On Jan. 31, Lance Armstrong looked at his widely followed Twitter account and saw something odd: he was getting razzed by an anonymous stranger who used the handle @Ashtheprotestor. “You are a coward for suing someone who’s brand sounds like yours,” the tweet said. “If your shits awesome people will still buy it. [Y]ou suck.”
Armstrong tweeted back, sounding baffled. “[E]xcuse me, did I miss something here. I have no clue what you’re talking about.”
“[Y]ou are suing Sara Rufener for her brand Live the Beauty of Being Strong,” @Ashtheprotestor replied. “[I]s that necessary?”
“[F]irst I’ve heard of it,” Armstrong wrote.
“[O]r maybe it’s just your lawyers, either way please ask them to stop with this. Then I will retract my you suck statement :)”.
Armstrong didn’t respond again, and chances are he didn’t think about it much after that. Three days later, he had something more pleasant to focus on: without any explanation, the U.S. government abruptly dropped its long-running investigation into whether he had used performance-enhancing drugs while riding for the U.S. Postal Service team in the Tour de France. As they say in Paris, pop the corks!
Later, I was able to identify @Ashtheprotestor as Ashley Wardle, a 24-year-old graduate student in sociology at San Diego State University. Wardle has been in the news there recently as a protester, active on issues ranging from campus labor conditions to proposed tuition hikes. She narrowly escaped a two-year suspension after showing up at a Board of Trustees meeting in November that ended with her and a few others getting pepper-sprayed. She heard about Rufener through a mutual friend who’d mentioned her on Facebook, and she decided to give Armstrong a hard poke. Why?
“For my ... thesis I am writing a theoretical piece on how the rich own language,” she wrote in an email. “... A patent we use on words everyday is crazy in any context other than capitalism.” On a less theoretical plane, she wanted Armstrong to know that “he should be ashamed of what his brand is doing.”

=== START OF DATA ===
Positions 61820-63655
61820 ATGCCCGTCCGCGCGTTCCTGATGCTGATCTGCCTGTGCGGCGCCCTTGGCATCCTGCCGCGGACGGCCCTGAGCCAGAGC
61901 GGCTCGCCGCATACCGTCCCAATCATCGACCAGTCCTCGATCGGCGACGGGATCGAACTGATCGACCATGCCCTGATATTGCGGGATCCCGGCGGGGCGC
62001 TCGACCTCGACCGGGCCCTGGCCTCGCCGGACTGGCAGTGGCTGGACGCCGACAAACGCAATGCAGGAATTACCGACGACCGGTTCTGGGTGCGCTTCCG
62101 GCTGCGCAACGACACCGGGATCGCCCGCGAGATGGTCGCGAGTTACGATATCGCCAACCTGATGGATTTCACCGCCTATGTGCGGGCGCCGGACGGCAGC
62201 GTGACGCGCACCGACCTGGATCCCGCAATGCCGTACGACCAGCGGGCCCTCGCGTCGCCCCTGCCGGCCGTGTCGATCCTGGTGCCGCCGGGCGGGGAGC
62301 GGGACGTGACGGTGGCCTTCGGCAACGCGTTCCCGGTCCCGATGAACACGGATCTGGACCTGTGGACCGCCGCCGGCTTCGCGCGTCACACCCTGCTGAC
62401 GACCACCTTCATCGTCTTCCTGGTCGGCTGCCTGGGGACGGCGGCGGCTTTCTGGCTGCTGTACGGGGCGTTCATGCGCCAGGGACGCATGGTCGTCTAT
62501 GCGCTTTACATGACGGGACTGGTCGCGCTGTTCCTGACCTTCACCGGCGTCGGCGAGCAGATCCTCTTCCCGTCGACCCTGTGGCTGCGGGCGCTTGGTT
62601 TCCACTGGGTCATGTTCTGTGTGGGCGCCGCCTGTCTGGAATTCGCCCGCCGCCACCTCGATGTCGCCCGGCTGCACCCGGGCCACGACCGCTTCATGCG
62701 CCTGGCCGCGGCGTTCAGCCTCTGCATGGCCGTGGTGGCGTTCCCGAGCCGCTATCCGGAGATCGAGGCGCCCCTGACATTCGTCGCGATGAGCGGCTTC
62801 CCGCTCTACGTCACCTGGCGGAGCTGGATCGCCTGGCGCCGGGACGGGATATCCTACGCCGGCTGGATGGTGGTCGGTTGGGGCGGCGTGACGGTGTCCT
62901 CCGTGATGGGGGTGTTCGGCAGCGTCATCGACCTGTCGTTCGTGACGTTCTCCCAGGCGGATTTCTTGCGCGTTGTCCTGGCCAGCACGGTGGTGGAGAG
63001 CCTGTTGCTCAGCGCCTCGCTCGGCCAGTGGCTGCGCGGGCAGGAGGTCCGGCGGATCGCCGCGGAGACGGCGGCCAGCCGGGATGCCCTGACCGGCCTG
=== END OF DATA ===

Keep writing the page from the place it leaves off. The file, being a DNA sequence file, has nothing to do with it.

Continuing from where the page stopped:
Wardle was mistaken about one fact, but right regarding the larger situation. Neither Armstrong nor his famous Austin, Texas–based charitable outfit, the Lance Armstrong Foundation (a.k.a. Livestrong), has sued Rufener, a 32-year-old personal trainer who lives in Bend, Ore. Even so, Armstrong’s vigilant lawyers—who rack up hundreds of thousands in legal fees every year protecting the trademarked coinage “Livestrong”—made it clear that she’d better back off from what they saw as infringement.
On a website advertising her services, Rufener uses three main phrases: Muscles by Sara, her LLC’s name; Real Women Have Muscles, her “doing business as” name; and Live the Beauty of Being Strong, an inspirational phrase.
In 2010 she applied for trademark protection on the last two, but Live the Beauty of Being Strong was the sticking point, because it contains the fateful words “live” and “strong.” Livestrong’s lawyers monitor the records of the U.S. Patent and Trademark Office, often pouncing on proposed trademarks like that. They appear to think that Livestrong has exclusive rights to those two terms when they’re used in close proximity—and, sometimes, when they’re used not so close or are used alone.
“We ... believe your client’s use of LIVE THE BEAUTY OF BEING STRONG is likely to cause confusion concerning the origin and/or association of the respective parties’ goods and services,” wrote Paul A. McLean, a California-based lawyer with the firm DLA Piper. McLean presented Rufener and her attorney—Montana-based Kelly R. O’Brien—with a list of demands. First, they had to stop using the phrase immediately, agreeing to abandon their trademark application by Jan. 9 of this year. Then came this doozy, which gives you some idea of Livestrong’s proprietary feelings toward two very common words.
“[Do] not use or apply to register an identical or similar mark using LIVE and LIFE, or formatives thereof, with STRONG or any formative or variant thereof in any form whatsoever, or any other mark or name comprised of the term STRONG preceded by another term or number, in connection with charitable fundraising, jewelry, wristbands, or in the field of cancer or cancer related goods, services or activities.”
At first, Rufener didn’t yield. O’Brien doesn’t specialize in trademark litigation, so Rufener contacted an attorney in Washington, D.C., who thought the dispute might be winnable. But, of course, fighting it out would be costly. Rufener says she was told to count on spending tens of thousands just to get in the game of defending her proposed trademark, which requires plenty of lawyer time even if you don’t wind up in court.
Rufener couldn’t afford that, but giving up would be expensive, too. Wrongly assuming she would get the Live the Beauty of Being Strong trademark without a hitch, she had invested roughly $10,000 in merchandise featuring the slogan, including tank tops, jogging shorts, a zippered hoodie, and water bottles. If she abandoned the trademark, she would have to swallow that expense—not an appealing prospect for any small businessperson.